Buying Your Competitors: Tough times provide opportunities for consolidation

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Increasing market share is a fundamental driver for any successful business. You can eliminate the competition in all manner of different ways, allowing you to move in to fill the void; but acquiring a competitor can often be more efficient than a battle for your shared customer base them.

The current economic climate might yield opportunities to snap up floundering rivals. Interest rates and costs are both up putting pressure on everyone. Buying a fundamentally sound business in the same market, but which has some short-term financial pressures, can lead to a number of benefits.

You can grow your business quickly. A strategic acquisition can also be a great way to improve existing strategies and practices, by learning how a competitor operates. It can also provide ready-made access to new geographies in much less time that it would take to build your own bridgehead in a new market.

Considerations prior to buying:

  • What draws you to the competitor, and what are their strengths?
  • Ideally their strengths will align with your weaknesses.
  • How will you integrate the target business with your existing one?
  • This is really important. Completing the deal is only the end of the beginning. The real work starts afterwards.
  • Who are your competitor’s customers, and do you want them?
  • Where is your competitor based? Would acquiring them allow entry by your business into a new location/geography?
  • Do you want to acquire the shares in the company, or ‘cherry-pick’ the assets you wish to purchase?
  • A target with lots of corporate ‘baggage’ might favour an asset sale, but watch out for employment liabilities.
  • Will the competition legislation have an effect?
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An alternative to buying your competitors, may be collaboration without acquisition. Since competitors operate within the same markets and use similar practices and resources, it may be more efficient to partner up, although there may still be competition issues. Furthermore, if your competitors are facing similar problems within your industry, it may be more effective to collaborate to solve those problems by pooling resources, instead of expending time, money and resources to develop products or to solve problems separately or independently.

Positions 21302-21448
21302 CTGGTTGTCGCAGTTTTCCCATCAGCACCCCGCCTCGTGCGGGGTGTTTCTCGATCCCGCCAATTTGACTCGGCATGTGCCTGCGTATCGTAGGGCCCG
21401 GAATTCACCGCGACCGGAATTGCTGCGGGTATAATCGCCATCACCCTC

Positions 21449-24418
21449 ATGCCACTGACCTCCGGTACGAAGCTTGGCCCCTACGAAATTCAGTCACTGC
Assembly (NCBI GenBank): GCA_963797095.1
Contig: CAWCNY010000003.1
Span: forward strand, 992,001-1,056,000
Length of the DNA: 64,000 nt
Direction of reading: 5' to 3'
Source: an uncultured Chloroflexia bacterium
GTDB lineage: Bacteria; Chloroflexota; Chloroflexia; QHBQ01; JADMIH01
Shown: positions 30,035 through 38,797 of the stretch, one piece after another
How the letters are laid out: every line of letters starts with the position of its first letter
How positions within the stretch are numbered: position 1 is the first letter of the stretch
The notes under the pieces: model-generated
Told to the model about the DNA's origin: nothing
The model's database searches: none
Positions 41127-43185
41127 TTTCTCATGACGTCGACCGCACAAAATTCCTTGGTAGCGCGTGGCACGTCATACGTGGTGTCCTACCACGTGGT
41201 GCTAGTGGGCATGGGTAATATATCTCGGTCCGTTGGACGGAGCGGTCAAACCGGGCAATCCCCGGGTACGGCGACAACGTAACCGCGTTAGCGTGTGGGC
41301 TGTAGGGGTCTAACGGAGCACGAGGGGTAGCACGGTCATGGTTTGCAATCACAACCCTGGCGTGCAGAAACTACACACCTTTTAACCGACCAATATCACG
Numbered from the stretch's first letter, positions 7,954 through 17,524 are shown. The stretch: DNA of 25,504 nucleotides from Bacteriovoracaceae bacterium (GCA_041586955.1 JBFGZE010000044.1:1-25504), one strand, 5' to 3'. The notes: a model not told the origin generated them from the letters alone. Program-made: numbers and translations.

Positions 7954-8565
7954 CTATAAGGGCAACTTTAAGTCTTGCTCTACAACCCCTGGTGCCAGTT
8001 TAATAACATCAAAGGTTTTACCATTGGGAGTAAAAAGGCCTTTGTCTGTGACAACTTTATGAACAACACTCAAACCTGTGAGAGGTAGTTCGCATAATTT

‘Coopetition’, a term coined as a hybrid between cooperation and competition, is a strategy whereby companies work together to gain a competitive advantage within their market, and can be achieved by way of a joint venture.

Coopetition can be a low-cost route for new competitors to gain market access and other benefits. By cooperating with an existing competitor, and gaining access to those services, partnerships can provide a competitive advantage within the market, and avoid the additional expenditures of such expansion.

Although ‘coopetition’ can be a beneficial strategy, it is important to understand and clearly document the objectives and strategies of the partners. We have listed some advantages and disadvantages below.


  • Cost-efficient
  • Pooling of resources, and transfer of ideas and expertise
  • Gaining a competitive position in the market


  • Potential competition between the entities in other areas of the business
  • If the deal falls through, there is a risk that information has already been exchanged
  • Issues with competition laws

Whether an acquisition or merger is the most appropriate strategy for a company depends on the goals, resources and exit strategies of the business. MBM frequently advise on mergers and acquisitions, from the preliminary stages (including advising on term sheets for buyers and sellers) throughout the transactions to completion.

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